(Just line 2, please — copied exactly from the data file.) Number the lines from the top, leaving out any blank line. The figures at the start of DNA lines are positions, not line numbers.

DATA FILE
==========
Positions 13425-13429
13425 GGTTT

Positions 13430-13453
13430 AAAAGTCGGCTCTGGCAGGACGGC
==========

13425 GGTTT